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Qing Dynasty Chinese Altar Table with Hoofed-Legs

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Qing Dynasty Chinese Altar Table with Hoofed-Legs

This elegant and minimalist early 19th-century table was probably used to hold wine jars or flower vases. Its slender legs, joined flush to the tabletop without an apron, terminate in Tang horse-hoof feet. The overall effect is extremely simple and elegant, in keeping with Ming design principles. The original dark lacquer surfaces are gently crackled and worn after longtime use. The underlying wood is Elm. There are no incense burn marks (or cigarette burns) as is typical, indicating that this slim piece was quite well taken care of. Though it is customary outside of China to call tables like this “altar tables” we do not believe this piece was ever used in this way, or not primarily. It was a graceful compliment to an aristocratic home.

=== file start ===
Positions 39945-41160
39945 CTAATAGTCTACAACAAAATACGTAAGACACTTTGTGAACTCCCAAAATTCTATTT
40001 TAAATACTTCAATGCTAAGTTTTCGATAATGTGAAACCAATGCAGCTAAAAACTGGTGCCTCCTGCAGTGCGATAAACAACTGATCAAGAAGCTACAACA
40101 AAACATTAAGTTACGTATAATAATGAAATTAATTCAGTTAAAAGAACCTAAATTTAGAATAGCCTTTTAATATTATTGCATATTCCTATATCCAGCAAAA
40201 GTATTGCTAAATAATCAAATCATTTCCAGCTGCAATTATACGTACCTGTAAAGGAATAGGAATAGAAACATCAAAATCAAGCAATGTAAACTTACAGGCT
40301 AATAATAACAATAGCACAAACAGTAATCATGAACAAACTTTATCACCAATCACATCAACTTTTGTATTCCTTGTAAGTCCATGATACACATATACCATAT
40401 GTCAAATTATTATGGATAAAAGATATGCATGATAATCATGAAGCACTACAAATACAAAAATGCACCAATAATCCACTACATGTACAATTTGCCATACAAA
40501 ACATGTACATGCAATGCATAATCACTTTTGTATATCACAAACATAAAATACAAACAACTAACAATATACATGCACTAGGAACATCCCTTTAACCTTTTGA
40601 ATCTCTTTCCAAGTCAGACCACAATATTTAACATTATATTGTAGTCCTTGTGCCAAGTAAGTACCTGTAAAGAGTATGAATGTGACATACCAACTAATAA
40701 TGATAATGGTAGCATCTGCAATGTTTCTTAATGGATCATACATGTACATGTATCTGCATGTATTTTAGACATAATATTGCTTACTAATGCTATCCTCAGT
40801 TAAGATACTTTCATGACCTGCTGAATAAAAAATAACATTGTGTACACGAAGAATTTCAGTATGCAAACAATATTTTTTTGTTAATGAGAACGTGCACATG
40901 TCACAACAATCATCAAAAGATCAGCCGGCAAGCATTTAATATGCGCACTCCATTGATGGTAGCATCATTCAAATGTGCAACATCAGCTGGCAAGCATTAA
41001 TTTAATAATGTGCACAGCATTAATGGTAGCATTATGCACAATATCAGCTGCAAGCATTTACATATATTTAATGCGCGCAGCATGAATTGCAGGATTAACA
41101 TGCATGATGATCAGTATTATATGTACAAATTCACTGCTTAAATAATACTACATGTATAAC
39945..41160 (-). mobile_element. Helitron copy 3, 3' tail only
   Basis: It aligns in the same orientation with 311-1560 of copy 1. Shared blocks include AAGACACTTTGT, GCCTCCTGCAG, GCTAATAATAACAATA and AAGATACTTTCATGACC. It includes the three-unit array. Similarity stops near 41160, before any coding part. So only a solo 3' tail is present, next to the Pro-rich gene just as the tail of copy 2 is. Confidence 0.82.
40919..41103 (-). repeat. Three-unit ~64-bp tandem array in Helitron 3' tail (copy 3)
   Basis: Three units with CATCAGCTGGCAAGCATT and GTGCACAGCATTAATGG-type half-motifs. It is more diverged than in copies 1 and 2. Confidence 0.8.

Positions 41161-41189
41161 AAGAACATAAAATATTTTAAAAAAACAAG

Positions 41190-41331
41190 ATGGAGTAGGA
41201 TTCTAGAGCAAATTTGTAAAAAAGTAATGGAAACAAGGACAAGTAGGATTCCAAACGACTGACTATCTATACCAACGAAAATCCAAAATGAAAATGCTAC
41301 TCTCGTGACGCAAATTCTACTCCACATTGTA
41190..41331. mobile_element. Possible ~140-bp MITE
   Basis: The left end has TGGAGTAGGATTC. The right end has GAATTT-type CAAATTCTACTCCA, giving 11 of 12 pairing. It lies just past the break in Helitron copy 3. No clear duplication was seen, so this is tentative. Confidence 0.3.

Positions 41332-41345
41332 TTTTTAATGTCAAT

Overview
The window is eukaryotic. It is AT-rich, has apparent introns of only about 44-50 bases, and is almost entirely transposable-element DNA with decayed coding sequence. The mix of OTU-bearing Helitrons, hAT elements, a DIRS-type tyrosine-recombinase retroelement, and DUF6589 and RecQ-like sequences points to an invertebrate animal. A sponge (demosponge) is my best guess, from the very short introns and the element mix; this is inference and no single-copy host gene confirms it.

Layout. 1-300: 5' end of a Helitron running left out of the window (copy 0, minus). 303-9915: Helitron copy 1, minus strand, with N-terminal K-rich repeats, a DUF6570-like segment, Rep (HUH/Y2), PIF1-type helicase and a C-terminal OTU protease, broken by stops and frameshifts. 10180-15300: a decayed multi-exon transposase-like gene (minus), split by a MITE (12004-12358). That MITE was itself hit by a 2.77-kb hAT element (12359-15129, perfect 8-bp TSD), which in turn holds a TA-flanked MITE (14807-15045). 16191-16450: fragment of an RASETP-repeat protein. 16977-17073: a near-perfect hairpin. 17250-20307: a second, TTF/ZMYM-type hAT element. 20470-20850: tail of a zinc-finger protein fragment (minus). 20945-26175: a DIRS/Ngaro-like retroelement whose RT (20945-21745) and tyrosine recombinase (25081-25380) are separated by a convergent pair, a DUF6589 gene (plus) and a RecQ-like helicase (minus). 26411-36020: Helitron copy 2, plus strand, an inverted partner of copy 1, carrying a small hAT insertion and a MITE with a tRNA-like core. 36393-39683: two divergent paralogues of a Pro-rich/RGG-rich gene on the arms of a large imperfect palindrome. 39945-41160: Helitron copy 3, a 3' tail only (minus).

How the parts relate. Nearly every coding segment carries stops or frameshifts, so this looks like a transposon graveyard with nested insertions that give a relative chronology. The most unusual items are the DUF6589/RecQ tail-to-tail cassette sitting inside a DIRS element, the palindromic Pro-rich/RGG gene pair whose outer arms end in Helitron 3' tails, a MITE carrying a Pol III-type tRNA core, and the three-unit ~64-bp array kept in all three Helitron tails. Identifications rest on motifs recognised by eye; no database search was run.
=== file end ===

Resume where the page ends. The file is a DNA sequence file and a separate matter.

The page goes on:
Origin | Shanxi, China
Year Made | 19th Century
Material | Elm Wood & Lacquer
Dimensions | 68.5”W x 11.5”D x 33.5”H
ID | 19T08002
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